Providing comedy/news in the tradition of TV Nation and SNL's Weekend Update, Comedy Central's Daily Show reports on the foibles and of the real world with a satirical edge. In addition to ...
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Satirical newscaster Stephen Colbert provides humorous commentary on the big issues going on in the United States and the rest of the world, with his larger-than-life ego and overly-patriotic spirit along with him every step of the way.
Stephen Colbert took over as host, executive producer and writer of THE LATE SHOW on Tuesday, Sept. 8, 2015. The comedy-variety-talk show is broadcast five nights a week from the Ed Sullivan theater in New York.
Each week night, The Late Late Show with James Corden throws a late-night after-party with a mix of celebrity guests, edgy musical acts, games and sketches. Corden differentiates his show by offering viewers a peek behind the scenes into the green room, bringing all of his guests out at once and lending his musical and acting talents to various sketches. Additionally, bandleader Reggie Watts and ... See full summary »
Providing comedy/news in the tradition of TV Nation and SNL's Weekend Update, Comedy Central's Daily Show reports on the foibles and of the real world with a satirical edge. In addition to news stories, the Daily Show also has celebrities (and semi-celebrities) on for interviews with the host, Trevor Noah. Lampooning everything from televangelists to Charlton Heston ("I did not play a homo in Ben-Hur"), and shamelessly assigning faux-news epithets ("Newt Gingrich: Giant Toddler") Kilborn, Winstead, and the crew actually manage to report some real news from time to time.Written by
Sam Hayes <firstname.lastname@example.org>
At the beginning of every episode, the announcer listed the full date (month, day, and year). On the first show of the year 2000, the year was listed as 1900, as a joke about the Y2K bug. See more »
Some of the world globes in the opening credits spun in the wrong direction until 2015. See more »
It used to be that our elected officials were veterans of World War II, Vietnam, or the Civil Rights Movement. But with the election of Jesse Ventura in Minnesota and Arnold Schwarzenegger in California, I foresee a day when all our leaders will come from the movie "Predator." Think about it. Governor Carl Weathers. No, wait, *Senator* Predator. I bet he has some pretty interesting things to say about tort reform.
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Jon Stewart took over a nondescript comedy show and turned it into a venue that aired some of the best political satire on television on nearly a daily basis for about a decade and a half. In a world where politicians and the media that are supposed to cover them seem to compete with each other over who is most morally bankrupt, most corrupt, most cynical, and most stupid, Stewart's show provided moments of relief and sanity and common sense, packaged as comedy around a body of top-notch research.
The Daily Show used to be extraordinary. It spawned a few other shows where former cast members explored interesting variations on the theme of satirizing public life, and might have created or defined a genre in the process. Those days are over.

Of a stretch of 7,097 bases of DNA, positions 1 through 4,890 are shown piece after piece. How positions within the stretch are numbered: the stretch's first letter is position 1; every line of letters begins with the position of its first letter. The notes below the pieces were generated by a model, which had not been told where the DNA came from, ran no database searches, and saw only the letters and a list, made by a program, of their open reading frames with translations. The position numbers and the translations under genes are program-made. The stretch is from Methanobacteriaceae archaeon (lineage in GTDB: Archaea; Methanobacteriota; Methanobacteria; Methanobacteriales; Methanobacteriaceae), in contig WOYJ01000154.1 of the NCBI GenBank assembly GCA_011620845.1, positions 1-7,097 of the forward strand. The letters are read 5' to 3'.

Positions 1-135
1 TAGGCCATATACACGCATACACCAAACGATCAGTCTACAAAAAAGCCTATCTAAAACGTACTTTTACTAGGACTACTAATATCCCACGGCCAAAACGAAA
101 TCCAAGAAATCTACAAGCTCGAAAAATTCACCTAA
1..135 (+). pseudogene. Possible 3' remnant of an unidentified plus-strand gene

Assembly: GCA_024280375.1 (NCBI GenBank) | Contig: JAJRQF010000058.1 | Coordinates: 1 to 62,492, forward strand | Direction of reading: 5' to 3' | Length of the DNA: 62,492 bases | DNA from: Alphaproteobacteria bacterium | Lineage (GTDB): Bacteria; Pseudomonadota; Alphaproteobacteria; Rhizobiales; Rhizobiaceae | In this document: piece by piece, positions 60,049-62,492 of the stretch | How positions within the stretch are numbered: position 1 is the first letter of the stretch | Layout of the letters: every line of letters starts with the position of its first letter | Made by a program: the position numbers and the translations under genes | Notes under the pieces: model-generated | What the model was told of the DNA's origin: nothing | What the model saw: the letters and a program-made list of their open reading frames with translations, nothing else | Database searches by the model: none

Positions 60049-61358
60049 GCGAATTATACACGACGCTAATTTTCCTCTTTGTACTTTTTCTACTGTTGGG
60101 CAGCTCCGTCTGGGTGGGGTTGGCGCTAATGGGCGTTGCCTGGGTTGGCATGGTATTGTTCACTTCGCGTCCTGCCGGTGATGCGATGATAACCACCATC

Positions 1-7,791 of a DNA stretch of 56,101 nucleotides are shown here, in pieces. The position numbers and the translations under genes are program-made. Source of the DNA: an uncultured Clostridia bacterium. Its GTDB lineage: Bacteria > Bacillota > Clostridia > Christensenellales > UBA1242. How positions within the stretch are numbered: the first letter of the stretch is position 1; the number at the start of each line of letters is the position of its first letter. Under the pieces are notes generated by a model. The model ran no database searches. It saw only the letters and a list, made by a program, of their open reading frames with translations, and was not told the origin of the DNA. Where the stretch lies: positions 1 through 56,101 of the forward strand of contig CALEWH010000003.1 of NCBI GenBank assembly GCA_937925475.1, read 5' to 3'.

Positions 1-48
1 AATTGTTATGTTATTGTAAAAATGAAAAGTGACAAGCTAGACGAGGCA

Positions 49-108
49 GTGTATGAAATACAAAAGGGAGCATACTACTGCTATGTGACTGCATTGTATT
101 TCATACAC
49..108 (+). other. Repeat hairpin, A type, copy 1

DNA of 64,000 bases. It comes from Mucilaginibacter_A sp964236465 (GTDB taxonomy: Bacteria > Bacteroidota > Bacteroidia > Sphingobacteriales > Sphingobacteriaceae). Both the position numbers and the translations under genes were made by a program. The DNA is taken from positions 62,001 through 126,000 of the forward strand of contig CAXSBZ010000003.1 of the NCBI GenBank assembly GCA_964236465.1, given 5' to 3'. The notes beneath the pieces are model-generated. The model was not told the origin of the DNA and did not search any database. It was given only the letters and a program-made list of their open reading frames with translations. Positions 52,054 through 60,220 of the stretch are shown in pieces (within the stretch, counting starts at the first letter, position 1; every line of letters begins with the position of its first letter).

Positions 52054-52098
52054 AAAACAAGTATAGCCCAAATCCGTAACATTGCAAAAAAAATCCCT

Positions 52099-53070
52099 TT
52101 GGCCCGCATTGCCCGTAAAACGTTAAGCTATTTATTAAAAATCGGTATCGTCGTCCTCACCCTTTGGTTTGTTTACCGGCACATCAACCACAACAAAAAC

I tried to like its new host, Trevor Noah. There is a phase of comparison anybody in his position has to overcome, where he is seen as replacing somebody rather than simply a voice of his own. There are all these small differences, some deliberate, others maybe not, that might annoy old fans just because they are different from what they are used to, and wouldn't have been even noticed otherwise (the out-of-breath voice of the announcer in the opening credits, introducing the Moment of Zen standing up, ...). It takes a while to find one's voice in this kind of job, and Noah still looks like he can't quite believe his luck, or how funny the jokes are (even when he messes them up), but it took Stewart a little bit of time to find the Zone of Anger at "the system" necessary for his brand of satire, so maybe Noah just needs more time to get there. All of these things are fixable.
A more serious problem, I think, is that Noah is moved by something less interesting than Stewart. When news people, cornered by public opinion that trusted a comedy show more than what they tried to create, "accused" Stewart of being their (biased) competition, he would insist that his primary motivation was comedy based on the absurdity of the system, rather than a specific political agenda. Many (especially conservative) folks dismissed this as a tactical response, but I think it was essentially true. Of course most viewers of Stewart's show would be "liberal", but I think it could have been watched and enjoyed by a conservative, too, for its irreverent criticism of across-the-aisle stupidity and callousness and Stewart's non-partisan sense of fairness that allowed him to have many productive and interesting conversations with people he deeply disagreed with.
Noah's show is different. His primary motivator isn't comedic wonder at the theater of the absurd that is American public discourse, but a specific political view. He wants viewers to think about things in a certain way, and he has little to offer to those that don't. Where Stewart's classical foe was Fox News, Noah just piles on the Trump, an easy target, but without its refraction in incompetent and biased media only of passing comedic value. Of course, Trump would have found a prominent place in Stewart's show, too, but while we enjoyed laughing at his antics, we would also have learned something about how his story was told to us by our media. Noah tries to emulate the taste of Stewart's show, but without the fiber. He has lost the essence of TDS because his interests are essentially different from Stewart's, and we are just a little poorer for it.
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